What is compliance and how does it affect the healthcare sector?

Published: 24/05/2024

Compliance means adhering to industry rules, regulations, and ethical standards. In healthcare, it ensures high-quality service, safety, and efficiency.

In April, our Registered Manager for our Harrogate and our Scarborough and Bridlington Offices, Sam. Received an email following a recent audit from head office. This email advised Sam that her offices have received a Gold Compliance Award from the Franchise Support Centre (FSC).

“The Quality Team is delighted to announce that Bluebird Care Harrogate and Bluebird Care Scarborough, with a compliance scores of 96% and 90%, has achieved the Bluebird Care Gold Compliance Mark. Congratulations on your amazing achievement. You all should be immensely proud of your hard work and collaboration.”

Well, done team! This is an amazing achievement and we are all really proud of you all. We are elated to see you all being recognised for your hard work!

Hopefully you will join us in congratulating the Harrogate and Scarborough Care teams on their achievement.

What is compliance?

In a general sense, compliance means abiding by a set of rules. For your business to function legally, it needs to comply with specific industry standards, laws, regulations, and ethical conduct standards that apply to your business.


What is compliance in care?

Compliance is essential in health and social care to guarantee that the quality of service provided is of the highest standards. When practitioners comply with guidelines, they can provide safe, effective, and efficient care.


Why is it compliance so important in the care sector?

Compliance is important within the care sector as it:

  • Promotes safety – Compliance is crucial within health and social care, to maintain safe conditions for our customers and staff. The compliance guidelines protect individuals against harm, injury, or illness. As a company, we must adhere to guidelines to promote safety, thus minimizing the likelihood of errors and accidents. Compliance ensures the use of the best-practice methods and safety protocols that are evidence-based and verified.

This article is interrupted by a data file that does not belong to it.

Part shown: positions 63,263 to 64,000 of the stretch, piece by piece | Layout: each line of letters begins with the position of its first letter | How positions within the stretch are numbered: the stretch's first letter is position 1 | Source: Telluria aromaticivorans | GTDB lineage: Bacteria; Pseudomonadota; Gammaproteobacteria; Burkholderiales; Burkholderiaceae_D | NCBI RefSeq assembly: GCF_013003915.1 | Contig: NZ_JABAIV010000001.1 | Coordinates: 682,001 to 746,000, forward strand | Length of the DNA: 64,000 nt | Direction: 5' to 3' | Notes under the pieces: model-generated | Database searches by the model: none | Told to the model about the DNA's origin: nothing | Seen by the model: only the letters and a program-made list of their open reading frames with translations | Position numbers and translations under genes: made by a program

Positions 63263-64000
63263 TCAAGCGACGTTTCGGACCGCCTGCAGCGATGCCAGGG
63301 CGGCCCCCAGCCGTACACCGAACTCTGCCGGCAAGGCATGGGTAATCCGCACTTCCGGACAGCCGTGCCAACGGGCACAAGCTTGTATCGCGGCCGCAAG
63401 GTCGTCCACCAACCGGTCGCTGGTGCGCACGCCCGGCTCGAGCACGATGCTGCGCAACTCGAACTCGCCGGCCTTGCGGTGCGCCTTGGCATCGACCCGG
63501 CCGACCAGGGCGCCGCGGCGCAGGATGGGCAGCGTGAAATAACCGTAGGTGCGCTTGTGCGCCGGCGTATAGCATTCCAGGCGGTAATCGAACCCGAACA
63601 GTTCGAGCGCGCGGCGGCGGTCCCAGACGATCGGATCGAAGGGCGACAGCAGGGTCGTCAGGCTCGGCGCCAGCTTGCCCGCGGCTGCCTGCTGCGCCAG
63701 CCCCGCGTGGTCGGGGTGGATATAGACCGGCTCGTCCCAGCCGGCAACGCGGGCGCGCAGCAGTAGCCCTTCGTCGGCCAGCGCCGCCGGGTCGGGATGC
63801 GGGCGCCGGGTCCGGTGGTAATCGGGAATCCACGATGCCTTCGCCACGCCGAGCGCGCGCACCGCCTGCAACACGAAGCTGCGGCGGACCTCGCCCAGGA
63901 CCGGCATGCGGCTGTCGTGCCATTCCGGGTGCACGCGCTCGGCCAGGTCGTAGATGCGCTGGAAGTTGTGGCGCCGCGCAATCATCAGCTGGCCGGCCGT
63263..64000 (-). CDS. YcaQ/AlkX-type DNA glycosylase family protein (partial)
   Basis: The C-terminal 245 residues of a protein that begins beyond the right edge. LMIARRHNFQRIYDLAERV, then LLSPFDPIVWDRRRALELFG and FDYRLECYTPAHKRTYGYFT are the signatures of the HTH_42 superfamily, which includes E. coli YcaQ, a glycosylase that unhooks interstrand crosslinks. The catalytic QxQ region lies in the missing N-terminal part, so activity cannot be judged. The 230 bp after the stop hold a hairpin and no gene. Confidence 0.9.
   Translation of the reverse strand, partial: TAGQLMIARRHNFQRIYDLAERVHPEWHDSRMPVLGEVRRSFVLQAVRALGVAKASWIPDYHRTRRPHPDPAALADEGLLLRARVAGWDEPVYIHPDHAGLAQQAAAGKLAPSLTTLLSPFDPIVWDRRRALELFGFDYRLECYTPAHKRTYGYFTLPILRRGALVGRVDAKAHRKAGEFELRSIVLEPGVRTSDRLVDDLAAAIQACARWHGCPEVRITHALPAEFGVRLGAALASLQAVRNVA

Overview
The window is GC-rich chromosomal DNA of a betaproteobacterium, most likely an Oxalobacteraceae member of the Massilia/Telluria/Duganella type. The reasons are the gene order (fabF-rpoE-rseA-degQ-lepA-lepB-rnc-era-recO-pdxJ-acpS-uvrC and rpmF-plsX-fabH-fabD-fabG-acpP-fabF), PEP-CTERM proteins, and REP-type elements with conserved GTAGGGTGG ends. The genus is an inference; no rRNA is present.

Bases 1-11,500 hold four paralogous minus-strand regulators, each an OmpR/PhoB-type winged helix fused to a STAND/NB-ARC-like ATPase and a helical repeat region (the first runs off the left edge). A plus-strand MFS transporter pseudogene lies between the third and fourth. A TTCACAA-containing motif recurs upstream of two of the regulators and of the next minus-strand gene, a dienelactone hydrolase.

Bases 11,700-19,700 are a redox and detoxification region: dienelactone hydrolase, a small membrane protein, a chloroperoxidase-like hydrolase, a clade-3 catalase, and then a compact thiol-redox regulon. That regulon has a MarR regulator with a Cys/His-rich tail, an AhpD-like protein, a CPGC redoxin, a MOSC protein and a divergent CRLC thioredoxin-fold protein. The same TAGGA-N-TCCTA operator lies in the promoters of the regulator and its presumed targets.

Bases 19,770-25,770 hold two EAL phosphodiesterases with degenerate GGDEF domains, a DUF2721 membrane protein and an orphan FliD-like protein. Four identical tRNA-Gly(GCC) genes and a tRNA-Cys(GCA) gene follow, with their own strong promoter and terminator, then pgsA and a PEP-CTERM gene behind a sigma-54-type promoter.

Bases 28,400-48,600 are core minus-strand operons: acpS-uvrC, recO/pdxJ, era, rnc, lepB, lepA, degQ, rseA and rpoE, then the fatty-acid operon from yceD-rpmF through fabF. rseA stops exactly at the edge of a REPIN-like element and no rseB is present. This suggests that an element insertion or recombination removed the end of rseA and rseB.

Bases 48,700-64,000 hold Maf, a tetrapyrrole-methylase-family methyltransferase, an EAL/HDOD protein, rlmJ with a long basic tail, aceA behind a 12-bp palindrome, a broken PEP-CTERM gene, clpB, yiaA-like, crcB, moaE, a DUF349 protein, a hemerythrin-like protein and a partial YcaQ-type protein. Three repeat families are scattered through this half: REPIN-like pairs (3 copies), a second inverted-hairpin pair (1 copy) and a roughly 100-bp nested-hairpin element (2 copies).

• Promotes ethical and transparent practice - Each health and social care profession has its own governing bodies that issue standards and guidelines that promote ethical and transparent practice. For Bluebird Care this is, The Care Quality Commission (CQC), they are the independent regulator of health and adult social care in England. Compliance with these guidelines is foundational to ethical and transparent practice. When an organisation is compliant, it is easy for customers and staff to trust that services are being executed professionally, competently, and with integrity.
  • Promotes consistency - Compliance also ensures consistency in service delivery. Guidelines often clarify the expectations for care providers, and accordingly, services are delivered with a high level of uniformity. When practices are consistent, customers and staff know what to expect from various providers, maintaining trust and safeguarding against confusion or misunderstandings.
  • Fulfil legal requirements – There are many regulations and legal requirements govern health and social care practices, and non-compliance can lead to serious legal and financial consequences. Adherence to guidelines and regulations ensures that health and social care providers fulfil legal requirements to protect customers and staff, as well as themselves.
  • Promotes innovation - Compliance with guidelines does not limit innovation in health and social care practice. Guidelines constantly evolve to accommodate scientific findings, technological advancements, and community preferences. Compliance with current guidelines helps practitioners explore new methods, techniques, and services while providing the assurance that these innovations maintain the legal and ethical standards of the practice.


What is The Care Quality Commission (CQC) and what do they do for the care sector?